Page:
The latest test conducted by volunteers from Imperial College London – Engineers Without Borders was a success. The latest prototype of the Data Logger allows SIBAT to monitor the real time performance of the MHP parameters – voltage, frequency, and current — with on-line data update every two minutes. The data that will be collected through the data logger will help SIBAT and the local operator immediately analyze the potential problem of a Microhydro power system, and will do away with the long travel time to inspect the performance of a Microhydro.

The Data Logger is being tested in the 20-year old Gacab Microhydro in Malibcong, Abra province.  SIBAT hopes that the final version of the data logger will be completed next year, for all the areas with MHP to benefit.

Another successful test conducted, together with SIBAT’s CREATech personnel, was on the Microhydro-powered milling machine for households and clusters, intended to be used in the uplands of Cordillera Administrative Region (CAR).  Said equipment processes a number of crops – rice, corn, coffee, other beans, and rootcrops for flour making.  SIBAT also hopes that the final version of the milling machine will be completed next year so, all the remote areas will benefit from it.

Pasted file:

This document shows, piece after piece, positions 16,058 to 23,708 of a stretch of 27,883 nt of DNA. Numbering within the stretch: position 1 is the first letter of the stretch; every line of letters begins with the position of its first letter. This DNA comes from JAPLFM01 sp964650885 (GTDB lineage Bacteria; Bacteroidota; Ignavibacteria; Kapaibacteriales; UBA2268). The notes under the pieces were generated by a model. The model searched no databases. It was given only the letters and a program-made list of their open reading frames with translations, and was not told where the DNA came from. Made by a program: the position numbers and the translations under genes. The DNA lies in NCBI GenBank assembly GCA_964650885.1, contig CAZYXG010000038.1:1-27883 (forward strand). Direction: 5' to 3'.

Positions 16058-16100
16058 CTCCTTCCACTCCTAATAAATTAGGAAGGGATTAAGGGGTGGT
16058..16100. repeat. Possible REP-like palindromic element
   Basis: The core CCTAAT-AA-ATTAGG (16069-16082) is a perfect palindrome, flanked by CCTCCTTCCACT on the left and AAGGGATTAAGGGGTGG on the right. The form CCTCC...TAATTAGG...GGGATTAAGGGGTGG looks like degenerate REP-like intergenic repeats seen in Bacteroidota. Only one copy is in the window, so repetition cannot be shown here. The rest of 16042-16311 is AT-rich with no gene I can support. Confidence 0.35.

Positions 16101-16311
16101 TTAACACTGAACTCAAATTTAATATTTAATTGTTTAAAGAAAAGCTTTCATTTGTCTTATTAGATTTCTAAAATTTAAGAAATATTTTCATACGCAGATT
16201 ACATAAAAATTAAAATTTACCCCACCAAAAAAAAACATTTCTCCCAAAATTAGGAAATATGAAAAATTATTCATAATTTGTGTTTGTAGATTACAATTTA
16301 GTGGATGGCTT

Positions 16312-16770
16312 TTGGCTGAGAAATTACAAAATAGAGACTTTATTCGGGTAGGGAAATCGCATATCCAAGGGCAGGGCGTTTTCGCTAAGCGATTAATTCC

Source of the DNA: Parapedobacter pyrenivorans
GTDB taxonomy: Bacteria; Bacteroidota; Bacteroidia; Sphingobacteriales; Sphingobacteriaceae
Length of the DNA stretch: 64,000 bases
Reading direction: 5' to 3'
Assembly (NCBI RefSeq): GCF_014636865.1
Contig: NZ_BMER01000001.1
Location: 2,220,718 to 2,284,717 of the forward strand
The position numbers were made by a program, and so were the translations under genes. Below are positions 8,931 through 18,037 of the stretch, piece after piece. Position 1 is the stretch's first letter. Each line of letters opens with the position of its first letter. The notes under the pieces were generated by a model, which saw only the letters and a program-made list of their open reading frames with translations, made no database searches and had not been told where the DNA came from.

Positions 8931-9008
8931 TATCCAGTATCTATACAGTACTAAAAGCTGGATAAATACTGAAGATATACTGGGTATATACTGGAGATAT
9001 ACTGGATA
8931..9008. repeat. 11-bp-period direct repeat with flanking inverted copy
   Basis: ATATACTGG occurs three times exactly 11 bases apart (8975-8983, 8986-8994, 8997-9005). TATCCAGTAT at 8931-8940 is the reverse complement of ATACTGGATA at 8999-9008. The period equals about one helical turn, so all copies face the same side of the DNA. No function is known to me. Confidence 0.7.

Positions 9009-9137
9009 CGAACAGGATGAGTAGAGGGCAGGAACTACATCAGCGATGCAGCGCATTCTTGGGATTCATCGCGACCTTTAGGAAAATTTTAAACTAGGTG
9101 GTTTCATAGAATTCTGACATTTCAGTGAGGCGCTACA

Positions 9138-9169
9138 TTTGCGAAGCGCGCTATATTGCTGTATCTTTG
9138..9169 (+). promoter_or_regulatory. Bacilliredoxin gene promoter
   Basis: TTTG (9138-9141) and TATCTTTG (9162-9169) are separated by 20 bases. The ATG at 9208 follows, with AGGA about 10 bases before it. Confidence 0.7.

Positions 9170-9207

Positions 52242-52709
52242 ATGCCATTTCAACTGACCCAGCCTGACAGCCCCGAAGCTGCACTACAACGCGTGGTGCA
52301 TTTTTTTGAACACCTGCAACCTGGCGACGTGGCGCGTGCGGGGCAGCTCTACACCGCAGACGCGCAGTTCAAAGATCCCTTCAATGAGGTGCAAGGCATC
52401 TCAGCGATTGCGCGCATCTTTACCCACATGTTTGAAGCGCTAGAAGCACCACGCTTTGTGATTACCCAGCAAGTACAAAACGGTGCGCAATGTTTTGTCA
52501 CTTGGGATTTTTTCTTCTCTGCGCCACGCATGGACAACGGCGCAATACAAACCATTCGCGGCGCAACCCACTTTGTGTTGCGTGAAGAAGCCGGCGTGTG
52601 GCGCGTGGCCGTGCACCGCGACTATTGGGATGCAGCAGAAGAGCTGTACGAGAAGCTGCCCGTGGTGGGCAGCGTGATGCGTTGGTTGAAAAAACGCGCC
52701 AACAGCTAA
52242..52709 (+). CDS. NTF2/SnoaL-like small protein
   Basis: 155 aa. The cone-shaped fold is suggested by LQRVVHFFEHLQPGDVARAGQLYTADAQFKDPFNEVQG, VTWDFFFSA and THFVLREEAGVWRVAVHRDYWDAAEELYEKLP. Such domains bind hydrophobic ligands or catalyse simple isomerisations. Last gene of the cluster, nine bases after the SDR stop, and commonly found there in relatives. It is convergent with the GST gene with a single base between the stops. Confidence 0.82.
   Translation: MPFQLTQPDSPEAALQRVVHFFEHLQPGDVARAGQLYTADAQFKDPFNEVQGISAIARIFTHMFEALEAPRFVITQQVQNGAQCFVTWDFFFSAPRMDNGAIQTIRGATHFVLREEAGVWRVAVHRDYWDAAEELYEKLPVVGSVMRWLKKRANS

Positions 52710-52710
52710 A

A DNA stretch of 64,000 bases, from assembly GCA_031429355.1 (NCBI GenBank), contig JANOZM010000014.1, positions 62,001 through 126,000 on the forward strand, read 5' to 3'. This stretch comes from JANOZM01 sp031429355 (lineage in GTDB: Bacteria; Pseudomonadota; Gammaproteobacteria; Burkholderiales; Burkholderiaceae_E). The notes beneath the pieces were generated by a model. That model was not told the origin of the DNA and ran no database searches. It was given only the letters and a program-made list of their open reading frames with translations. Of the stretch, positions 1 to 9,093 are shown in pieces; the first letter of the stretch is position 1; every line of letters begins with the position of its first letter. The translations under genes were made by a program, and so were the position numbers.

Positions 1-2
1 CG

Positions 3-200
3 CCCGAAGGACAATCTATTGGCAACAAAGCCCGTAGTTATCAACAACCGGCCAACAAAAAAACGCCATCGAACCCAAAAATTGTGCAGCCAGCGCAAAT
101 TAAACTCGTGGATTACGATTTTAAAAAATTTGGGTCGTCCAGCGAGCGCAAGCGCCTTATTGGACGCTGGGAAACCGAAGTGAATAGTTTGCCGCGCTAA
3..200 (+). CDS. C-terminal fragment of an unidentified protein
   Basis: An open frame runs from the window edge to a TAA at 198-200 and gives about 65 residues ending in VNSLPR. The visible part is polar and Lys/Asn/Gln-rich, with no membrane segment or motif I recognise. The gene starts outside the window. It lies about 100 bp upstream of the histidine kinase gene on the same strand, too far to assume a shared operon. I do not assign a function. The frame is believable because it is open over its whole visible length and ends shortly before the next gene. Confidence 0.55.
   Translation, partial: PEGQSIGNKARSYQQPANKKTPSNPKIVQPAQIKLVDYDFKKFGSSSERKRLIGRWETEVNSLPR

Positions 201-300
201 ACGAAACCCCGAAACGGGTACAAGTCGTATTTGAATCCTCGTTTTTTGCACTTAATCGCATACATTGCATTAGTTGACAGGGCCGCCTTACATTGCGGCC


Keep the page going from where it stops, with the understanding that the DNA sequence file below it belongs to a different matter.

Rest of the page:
SIBAT had produced the efficient sugarcane press this year, also powered by the Microhydro.

The latest batch of students spent a one month working intensively on these prototypes.  The two prototypes would not be possible without these amazing students, namely Michael McCartney (Mechanical Engineering), Chong Geng Lin (Mechanical Engineering), Marin Teleu (Chemical Engineering) and Thomas Hartley (Electronics Engineering & Computer Science) who served their time and talent for the rural communities of the country.

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